SUB MARE

IT is, and is not, I am sane enough,
Since you have come this place has

hovered round me,

This fabrication built of autumn roses,
Then there's a goldish colour, different.

And one gropes in these things as delicate
Algae reach up and out beneath
Pale slow green surgings of the under-
wave,
'Mid these things older than the names

they have,
These things that are familiars of the god.



45



PLUNGE

I WOULD bathe myself in strangeness :
These comforts heaped upon me,

smother me !

I burn, I scald so for the new,
New friends, new faces,
Places !

Oh to be out of this,
This that is all I wanted

save the new.
And you,

Love, you the much, the more de-
sired !
Do I not loathe all walls, streets,

stones,

All mire, mist, all fog,
All ways of traffic ?
You, I would have flow over me like

water,

Oh, but far out of this !
Grass, and low fields, and hills,
And sun,



Oh, sun enough !

Out and alone, among some

Alien people !



47



A VIRGINAL

NO, no ! Go from me. I have left
her lately.
I will not spoil my sheath with

lesser brightness,

For my surrounding atir has a new light-
ness ;
Slight are her arms, yet they have bound

me straitly
And left me cloaked as with a gauze of

aether ;
As with sweet leaves ; as with a subtle

clearness.

Oh, I have picked up magic in her near-
ness

To sheathe me half in half the things that
sheathe her.

No, no ! Go from me. I have still the

flavour,
Soft as spring wind that's come from

birchen bowers.



Green come the shoots, aye April in the

branches,
As winter's wound with her sleight hand

she staunches,

Hath of the tress a likeness of the savour :
As white their bark, so white this lady's

hours.



49



PAN IS DEAD

PAN is dead. Great Pan is dead.
Ah ! bow your heads, ye maidens

all,
And weave ye him his coronal.

There is no summer in the leaves,
And withered are the sedges ;

How shall we weave a coronal,
Or gather floral pledges ?

That I may not say, Ladies.
Death was ever a churl.
That I may not say, Ladies.
How should he show a reason,
That he has taken our Lord away
Upon such hollow season ?



THE PICTURE*

THE eyes of this dead lady speak to
me,
For here was love, was not to be

drowned out,
And here desire, not to be kissed away.

The eyes of this dead lady speak to me.

* " Venus Reclining," by Jacopo del Sellaio
(1442-93).



T



OF JACOPO DEL SELLAIO

HIS man knew out the secret ways

of love,
No man could paint such things

who did not know.



And now she's gone, who was his Cyprian,
And you are here, who are " The Isles "
to me.

And here's the thing that lasts the whole

thing out :
The eyes of this dead lady speak to me.



s



THE RETURN

EE, they return ; ah, see the tentative
Movements, and the slow feet,
The trouble in the pace and the

uncertain
Wavering !



See, they return, one, and by one,
With fear, as half-awakened ;
As if the snow should hesitate
And murmur in the wind,

and half turn back ;
These were the " Wing'd-with-Awe,"

Inviolable.

Gods of the winged shoe !
With them the silver hounds,

sniffing the trace of air !

Haie ! Haie !

These were the swift to harry ;
53



These the keen-scented ;
These were the souls of blood.

Slow on the leash,

pallid the leash-men !



54



EFFECTS OF MUSIC
UPON A COMPANY OF PEOPLE

I

DEUX MOVEMENTS

1. Temple qui fut.

2. Poissons d'or.



A SOUL curls back,
Their souls like petals,
Thin, long, spiral,

Like those of a chrysanthemum curl
Smoke-like up and back from the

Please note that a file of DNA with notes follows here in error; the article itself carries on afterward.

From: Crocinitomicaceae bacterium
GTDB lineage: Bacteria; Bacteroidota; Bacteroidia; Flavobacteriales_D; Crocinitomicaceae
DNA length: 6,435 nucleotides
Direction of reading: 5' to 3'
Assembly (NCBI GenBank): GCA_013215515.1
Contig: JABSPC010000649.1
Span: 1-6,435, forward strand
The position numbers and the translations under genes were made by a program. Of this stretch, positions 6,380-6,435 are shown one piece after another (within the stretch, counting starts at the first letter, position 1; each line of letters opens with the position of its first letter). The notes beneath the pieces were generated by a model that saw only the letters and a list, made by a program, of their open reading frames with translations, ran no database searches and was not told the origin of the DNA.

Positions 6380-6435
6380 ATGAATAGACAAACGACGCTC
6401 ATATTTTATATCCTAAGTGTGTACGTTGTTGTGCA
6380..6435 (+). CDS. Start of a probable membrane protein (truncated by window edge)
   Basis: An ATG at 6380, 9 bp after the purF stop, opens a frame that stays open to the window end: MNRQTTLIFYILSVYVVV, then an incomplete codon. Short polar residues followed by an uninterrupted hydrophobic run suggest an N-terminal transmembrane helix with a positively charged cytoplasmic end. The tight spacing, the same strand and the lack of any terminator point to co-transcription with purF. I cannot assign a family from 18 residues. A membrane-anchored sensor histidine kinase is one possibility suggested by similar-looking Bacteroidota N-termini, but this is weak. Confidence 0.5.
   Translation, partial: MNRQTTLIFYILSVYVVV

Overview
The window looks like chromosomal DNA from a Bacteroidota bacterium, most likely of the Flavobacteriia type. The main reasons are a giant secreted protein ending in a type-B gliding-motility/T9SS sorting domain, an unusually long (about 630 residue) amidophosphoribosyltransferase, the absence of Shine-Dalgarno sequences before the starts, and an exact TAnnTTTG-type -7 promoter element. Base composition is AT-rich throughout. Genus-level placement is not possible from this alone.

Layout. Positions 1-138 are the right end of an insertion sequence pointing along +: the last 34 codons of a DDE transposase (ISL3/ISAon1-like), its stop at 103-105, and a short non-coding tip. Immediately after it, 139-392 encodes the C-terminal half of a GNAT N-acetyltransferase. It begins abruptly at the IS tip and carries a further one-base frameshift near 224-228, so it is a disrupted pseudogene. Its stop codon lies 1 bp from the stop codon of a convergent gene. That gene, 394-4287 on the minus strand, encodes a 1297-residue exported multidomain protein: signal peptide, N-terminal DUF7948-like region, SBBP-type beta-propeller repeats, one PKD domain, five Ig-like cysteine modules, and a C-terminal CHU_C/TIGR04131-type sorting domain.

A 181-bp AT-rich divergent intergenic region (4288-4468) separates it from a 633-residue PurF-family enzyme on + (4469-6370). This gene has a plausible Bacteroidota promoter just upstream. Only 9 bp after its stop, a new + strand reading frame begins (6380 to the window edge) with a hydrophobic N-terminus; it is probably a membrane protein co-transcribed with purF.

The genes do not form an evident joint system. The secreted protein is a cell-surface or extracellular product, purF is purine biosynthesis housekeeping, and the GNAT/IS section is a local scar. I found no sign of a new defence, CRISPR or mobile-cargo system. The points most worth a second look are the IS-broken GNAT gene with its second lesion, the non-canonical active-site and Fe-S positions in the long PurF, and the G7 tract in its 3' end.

Vavicel, the calyx,
Pale green, pale gold, transparent,
Green of plasma, rose-white,
Spirate like smoke,
Curled,
Vibrating,

Slowly, waving slowly.
55



O Flower animate !

O calyx !

O crowd of foolish people !

2

The petals !

On the tip of each the figure

Delicate.

See, they dance, step to step.

Flora to festival,

Twine, bend, bow,

Frolic involve ye.

Woven the step,

Woven the tread, the moving.

Ribands they move,

Wave, bow to the centre.

Pause, rise, deepen in colour,

And fold in drowsily.



II

FROM A THING BY SCHUMANN

BREAST high, floating and welling
Their soul, moving beneath the satin,
Plied the gold threads,
Pushed at the gauze above it.
The notes beat upon this,
Beat and indented it ;
Rain dropped and came and fell upon this,
Hail and snow,
My sight gone in the flurry !

And then across the white silken,

Bellied up, as a sail bellies to the wind,

Over the fluid tenuous, diaphanous,

Over this curled a wave, greenish,

Mounted and overwhelmed it.

This membrane floating above,

And bellied out by the up-pressing soul.

Then came a mer-host,

And after them legion of Romans,

The usual, dull, theatrical !



57



THE

COMPLETE POETICAL
WORKS OF T. E. HULME

PREFATORY NOTE

IN publishing his Complete Poetical Works
at thirty,* Mr Hulme has set an enviable
example to many of his contemporaries
who have had less to say.

They are reprinted here for good
fellowship ; for good custom, a custom
out of Tuscany and of Provence ; and
thirdly, for convenience, seeing their small-
ness of bulk ; and for good memory,
seeing that they recall certain evenings
and meetings of two years gone, dull
enough at the time, but rather pleasant
to look back upon.

* Mr Pound has grossly exaggerated my age.
T. E. H.

58



As for the " School of Images/' which
may or may not have existed, its principles
were not so interesting as those of the
" inherent dynamists " or of Les Unani-
mistes, yet they were probably sounder
than those of a certain French school
which attempted to dispense with verbs
altogether ; or of the Impressionists who
brought forth :

" Pink pigs blossoming upon the hillside" ;

or of the Post-Impressionists who beseech
their ladies to let down slate-blue hair
over their raspberry-coloured flanks.

Ardoise rimed richly ah, richly and
rarely rimed ! with framboise.

As for the future, Les Imagistes, the
descendants of the forgotten school of
1909, have that in their keeping.

I refrain from publishing my proposed
Historical Memoir of their forerunners,